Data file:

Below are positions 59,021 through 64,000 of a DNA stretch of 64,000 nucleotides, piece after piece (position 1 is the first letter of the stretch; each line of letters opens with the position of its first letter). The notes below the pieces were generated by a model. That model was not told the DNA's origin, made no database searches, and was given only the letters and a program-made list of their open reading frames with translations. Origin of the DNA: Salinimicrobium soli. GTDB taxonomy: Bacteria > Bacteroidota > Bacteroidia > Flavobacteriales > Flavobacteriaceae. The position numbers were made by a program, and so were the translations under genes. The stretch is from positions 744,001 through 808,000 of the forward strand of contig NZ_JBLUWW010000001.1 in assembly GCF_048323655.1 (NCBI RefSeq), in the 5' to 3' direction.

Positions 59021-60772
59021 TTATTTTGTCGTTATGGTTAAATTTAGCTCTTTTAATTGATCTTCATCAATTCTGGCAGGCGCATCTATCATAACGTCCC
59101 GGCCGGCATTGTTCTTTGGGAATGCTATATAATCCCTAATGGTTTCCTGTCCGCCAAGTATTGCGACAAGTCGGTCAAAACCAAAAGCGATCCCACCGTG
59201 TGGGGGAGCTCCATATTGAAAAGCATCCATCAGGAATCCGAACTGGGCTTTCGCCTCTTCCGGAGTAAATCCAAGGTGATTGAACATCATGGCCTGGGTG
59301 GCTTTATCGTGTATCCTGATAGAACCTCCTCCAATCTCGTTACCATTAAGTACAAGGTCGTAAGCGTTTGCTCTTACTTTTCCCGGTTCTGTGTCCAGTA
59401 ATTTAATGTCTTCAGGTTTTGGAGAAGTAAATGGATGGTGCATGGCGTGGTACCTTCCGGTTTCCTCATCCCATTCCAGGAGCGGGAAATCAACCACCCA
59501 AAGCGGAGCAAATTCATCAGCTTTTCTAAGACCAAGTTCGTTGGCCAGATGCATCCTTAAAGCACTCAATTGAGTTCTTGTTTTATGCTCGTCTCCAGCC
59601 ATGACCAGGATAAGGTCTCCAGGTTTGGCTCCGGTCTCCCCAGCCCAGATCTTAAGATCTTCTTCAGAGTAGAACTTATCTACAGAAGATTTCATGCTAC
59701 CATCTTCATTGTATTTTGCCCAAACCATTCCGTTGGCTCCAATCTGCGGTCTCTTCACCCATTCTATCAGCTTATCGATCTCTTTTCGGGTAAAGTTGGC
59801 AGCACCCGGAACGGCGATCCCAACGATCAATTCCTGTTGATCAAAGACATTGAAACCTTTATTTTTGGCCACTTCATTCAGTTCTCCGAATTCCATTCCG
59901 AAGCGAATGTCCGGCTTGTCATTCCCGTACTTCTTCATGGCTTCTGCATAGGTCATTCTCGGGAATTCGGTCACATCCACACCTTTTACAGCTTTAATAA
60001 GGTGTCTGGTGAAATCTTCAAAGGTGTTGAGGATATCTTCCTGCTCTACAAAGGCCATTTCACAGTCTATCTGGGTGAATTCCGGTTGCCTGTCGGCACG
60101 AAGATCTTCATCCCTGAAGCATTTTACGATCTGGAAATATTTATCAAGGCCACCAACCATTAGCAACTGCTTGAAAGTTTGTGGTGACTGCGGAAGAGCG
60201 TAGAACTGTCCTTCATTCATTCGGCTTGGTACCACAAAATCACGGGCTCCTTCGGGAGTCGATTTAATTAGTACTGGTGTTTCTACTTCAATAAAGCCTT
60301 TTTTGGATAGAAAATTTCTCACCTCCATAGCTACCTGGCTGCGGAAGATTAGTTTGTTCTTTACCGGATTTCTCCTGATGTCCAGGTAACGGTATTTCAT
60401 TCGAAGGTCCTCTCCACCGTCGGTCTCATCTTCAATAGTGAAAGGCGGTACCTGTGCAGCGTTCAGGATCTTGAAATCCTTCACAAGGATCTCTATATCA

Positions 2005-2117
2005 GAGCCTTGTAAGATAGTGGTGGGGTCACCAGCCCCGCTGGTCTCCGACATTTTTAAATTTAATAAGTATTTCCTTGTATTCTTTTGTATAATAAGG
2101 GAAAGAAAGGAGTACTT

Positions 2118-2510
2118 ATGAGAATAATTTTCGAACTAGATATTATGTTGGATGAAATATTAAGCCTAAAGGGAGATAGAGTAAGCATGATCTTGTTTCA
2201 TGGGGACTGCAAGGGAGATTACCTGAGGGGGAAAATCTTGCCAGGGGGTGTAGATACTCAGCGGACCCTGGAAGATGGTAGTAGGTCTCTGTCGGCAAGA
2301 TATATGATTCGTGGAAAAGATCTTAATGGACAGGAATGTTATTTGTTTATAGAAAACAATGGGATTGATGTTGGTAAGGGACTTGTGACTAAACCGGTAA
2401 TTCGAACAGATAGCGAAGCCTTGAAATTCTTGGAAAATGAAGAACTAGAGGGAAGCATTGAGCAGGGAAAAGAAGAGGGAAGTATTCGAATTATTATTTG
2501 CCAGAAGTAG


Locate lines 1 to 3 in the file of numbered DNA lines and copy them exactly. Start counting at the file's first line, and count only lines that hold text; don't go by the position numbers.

Below are positions 59,021 through 64,000 of a DNA stretch of 64,000 nucleotides, piece after piece (position 1 is the first letter of the stretch; each line of letters opens with the position of its first letter). The notes below the pieces were generated by a model. That model was not told the DNA's origin, made no database searches, and was given only the letters and a program-made list of their open reading frames with translations. Origin of the DNA: Salinimicrobium soli. GTDB taxonomy: Bacteria > Bacteroidota > Bacteroidia > Flavobacteriales > Flavobacteriaceae. The position numbers were made by a program, and so were the translations under genes. The stretch is from positions 744,001 through 808,000 of the forward strand of contig NZ_JBLUWW010000001.1 in assembly GCF_048323655.1 (NCBI RefSeq), in the 5' to 3' direction.

Positions 59021-60772
59021 TTATTTTGTCGTTATGGTTAAATTTAGCTCTTTTAATTGATCTTCATCAATTCTGGCAGGCGCATCTATCATAACGTCCC